Curiouser and Curiouser

Alice seems to be everywhere in recent movies and videogames. The themes of her adventures in Wonderland resonate still. Several popular recent videogames have referenced Carrol’s classic work. Many of the references, direct or indirect, include puzzles and other in-game interactions.

Bioshock, a game which this class will begin playing shortly, has a character who is obsessed with Alice’s world. (WARNING POSSIBLE SPOILERS AHEAD!) Orrin Oscar Lutwidge, a character who you think is an antagonist briefly, established an organization known as the International Order of Pawns. Lutwidge, the head of this organization, referred to himself as the Red Queen. This is an obvious Alice reference, but the first of many. In game information reveals that he has held several aliases in his life, all of them using the initials O. O. L. The names he uses are a little indirect, but still reference Alice. His various last names, Lidell and Lewis are references to Alice Liddell (the real life Alice) and to Lewis Carrol. I will spare further details since we will discuss this game in greater detail later.

In Batman: Arkham City one of the bosses is the “Mad Hatter.” This character was modeled around the character of the same name from the book. He originally appeared in the Batman comics in #49 in 1948, though he has never been an overly popular character.

The 2005 game Psychonauts has rabbit imagery. Much like Alice, Razputin, the main character, follows a white rabbit through certain parts of the game. Another in-game character, Coach Oleander, had an affinity for rabbits as a child. Not just in this game, but in several others there is a rabbit trope which guides the main character into a situation or throughout a world. Just a reminder, Alice fell into Wonderland after following a white rabbit down a hole.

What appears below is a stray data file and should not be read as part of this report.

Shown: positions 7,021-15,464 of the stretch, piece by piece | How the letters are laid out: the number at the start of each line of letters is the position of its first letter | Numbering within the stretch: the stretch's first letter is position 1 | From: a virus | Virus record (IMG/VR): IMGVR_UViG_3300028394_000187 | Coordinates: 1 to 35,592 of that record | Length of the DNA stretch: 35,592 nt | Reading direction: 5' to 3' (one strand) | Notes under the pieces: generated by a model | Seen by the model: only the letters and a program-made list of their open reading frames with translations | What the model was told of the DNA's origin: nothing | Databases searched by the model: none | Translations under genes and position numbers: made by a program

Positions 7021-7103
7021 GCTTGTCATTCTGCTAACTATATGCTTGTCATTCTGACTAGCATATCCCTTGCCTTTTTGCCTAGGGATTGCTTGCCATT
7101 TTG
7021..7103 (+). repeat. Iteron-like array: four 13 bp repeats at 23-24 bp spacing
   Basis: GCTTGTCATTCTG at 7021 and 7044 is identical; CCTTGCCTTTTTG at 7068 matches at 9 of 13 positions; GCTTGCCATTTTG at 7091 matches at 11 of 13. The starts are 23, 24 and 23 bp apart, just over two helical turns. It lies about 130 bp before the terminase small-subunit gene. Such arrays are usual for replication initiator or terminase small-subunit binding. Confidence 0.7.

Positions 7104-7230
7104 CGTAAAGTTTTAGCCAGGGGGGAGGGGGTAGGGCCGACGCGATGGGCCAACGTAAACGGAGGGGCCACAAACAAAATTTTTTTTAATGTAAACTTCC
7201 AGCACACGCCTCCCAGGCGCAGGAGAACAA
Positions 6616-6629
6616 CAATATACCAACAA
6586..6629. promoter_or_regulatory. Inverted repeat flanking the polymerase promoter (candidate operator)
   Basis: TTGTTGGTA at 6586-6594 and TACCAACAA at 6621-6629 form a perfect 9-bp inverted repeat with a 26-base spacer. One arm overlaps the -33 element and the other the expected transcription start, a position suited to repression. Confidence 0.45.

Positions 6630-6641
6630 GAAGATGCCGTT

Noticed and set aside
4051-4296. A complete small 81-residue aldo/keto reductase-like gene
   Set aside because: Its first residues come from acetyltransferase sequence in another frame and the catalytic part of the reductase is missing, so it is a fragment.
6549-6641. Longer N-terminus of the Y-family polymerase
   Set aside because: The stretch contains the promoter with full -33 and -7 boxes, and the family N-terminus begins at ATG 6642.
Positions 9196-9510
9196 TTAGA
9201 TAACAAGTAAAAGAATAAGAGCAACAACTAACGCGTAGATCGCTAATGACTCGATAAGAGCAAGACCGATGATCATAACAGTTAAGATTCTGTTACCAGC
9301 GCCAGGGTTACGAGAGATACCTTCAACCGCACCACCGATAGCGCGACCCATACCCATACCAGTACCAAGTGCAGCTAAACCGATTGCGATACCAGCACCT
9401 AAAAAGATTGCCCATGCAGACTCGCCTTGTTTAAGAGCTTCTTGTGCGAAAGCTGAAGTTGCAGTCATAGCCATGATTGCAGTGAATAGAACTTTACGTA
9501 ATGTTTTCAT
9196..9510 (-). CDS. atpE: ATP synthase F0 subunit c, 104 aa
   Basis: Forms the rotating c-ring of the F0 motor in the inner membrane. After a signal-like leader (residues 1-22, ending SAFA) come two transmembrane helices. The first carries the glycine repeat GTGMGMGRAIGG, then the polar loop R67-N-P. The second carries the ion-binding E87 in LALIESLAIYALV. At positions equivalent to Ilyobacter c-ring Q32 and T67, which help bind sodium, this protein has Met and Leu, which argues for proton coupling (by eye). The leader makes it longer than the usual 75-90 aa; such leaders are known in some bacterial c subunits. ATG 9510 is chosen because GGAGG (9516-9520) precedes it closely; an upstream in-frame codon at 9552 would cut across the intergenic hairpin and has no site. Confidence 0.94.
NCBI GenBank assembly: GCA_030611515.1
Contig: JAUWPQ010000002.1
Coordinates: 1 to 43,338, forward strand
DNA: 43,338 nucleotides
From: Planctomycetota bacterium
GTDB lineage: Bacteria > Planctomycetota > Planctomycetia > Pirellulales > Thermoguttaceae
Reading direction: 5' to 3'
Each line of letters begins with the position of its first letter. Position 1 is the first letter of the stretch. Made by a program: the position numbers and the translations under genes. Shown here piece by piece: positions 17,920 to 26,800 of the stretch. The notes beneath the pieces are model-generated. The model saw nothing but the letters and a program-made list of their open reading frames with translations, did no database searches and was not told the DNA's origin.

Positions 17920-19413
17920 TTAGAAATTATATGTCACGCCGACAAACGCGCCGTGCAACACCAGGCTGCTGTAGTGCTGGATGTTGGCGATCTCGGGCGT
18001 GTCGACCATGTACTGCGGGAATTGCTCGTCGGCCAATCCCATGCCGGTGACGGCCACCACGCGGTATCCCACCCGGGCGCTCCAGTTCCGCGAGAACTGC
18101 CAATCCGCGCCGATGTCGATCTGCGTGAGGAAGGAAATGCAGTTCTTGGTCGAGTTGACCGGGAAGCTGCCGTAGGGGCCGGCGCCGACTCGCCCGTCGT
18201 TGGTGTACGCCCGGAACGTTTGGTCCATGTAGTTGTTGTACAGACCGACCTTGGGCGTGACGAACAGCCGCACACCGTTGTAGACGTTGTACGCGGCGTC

The list goes on and on, but it is clear to see that Alice fell down the rabbit hole and changed the world. The fantasy world of Wonderland seems to have inspired a whole genre of its own. The movie The Matrix canbe viewed as a modern Alice story, with the protagonist being given the choice to go down the rabbit hole. In several instances a protagonist in a story is led by a small creature or clues. These tropes serve to guide the protagonist through unfamiliar territory or to begin the adventure. In addition, the idea of a fantasy world separate from the real world, while not originated by Lewis Carrol, became wildly popularized after Alice was published. Alice falls down a hole and walks through a door to get into Wonderland. Neo took a pill and escaped the “human battery farm.” In Bioshock Jack survived an airplane crash and swam to a lighthouse which leads him to Rapture. Again, to avoid overkill I’ll skip forward. These themes have repeated throughout books, movies, games, even music throughout the last ~150 years. So the next time when you watch The Matrix or when we play Bioshock, lets take a look at how Alice plays a role in those stories. The rabbit trope, the puzzles, the fantasy world separated from the real world, and the protagonist who happens to stumble into it all are worthy of our attention in the upcoming discussions.

  3 comments for “Curiouser and Curiouser

  1. 302writing
    March 21, 2013 at 2:20 pm

    You make a good point. Alice is featured throughout media and fiction. I think the main reason is due to universality of finding oneself in strange circumstances and feeling like Alice. There are also psychological connotations with the source material, so Alice fits with franchises like Batman and Psychonauts.

  2. Garrett Bush
    March 21, 2013 at 8:06 pm

    When I read the title of your post I was immediately excited, because like so many others, I really enjoy Alice in Wonderland. However when I saw you mention BioShock I struggled to remember any character obsessed with Carroll’s tale. I’ve played the game a few times now and I wasn’t sure who exactly your post was referring to. I had to look it up! The BioShock wiki entry for Orrin Oscar Lutwidge describes him as a character that was just part of the “There’s Something In the Sea” web campaign hyping up BioShock 2.

    Someone in the first BioShock who seems a little reminiscent of a much more mentally unstable Alice would be Sander Cohen. He has one particularly disturbing audio diary called “The Wild Rabbit” in which he describes feeling like a bunny that wants to take off its ears. I think this could be interpreted as Alice wanting to be rid of Wonderland when it’s just too much.

  3. April 4, 2013 at 8:55 am

    So why do you think this theme keeps coming back? And why so prominently in relation to video games and digital textuality? Is it just an easy trope to exploit, or does it speak to some deeper anxiety or problem?

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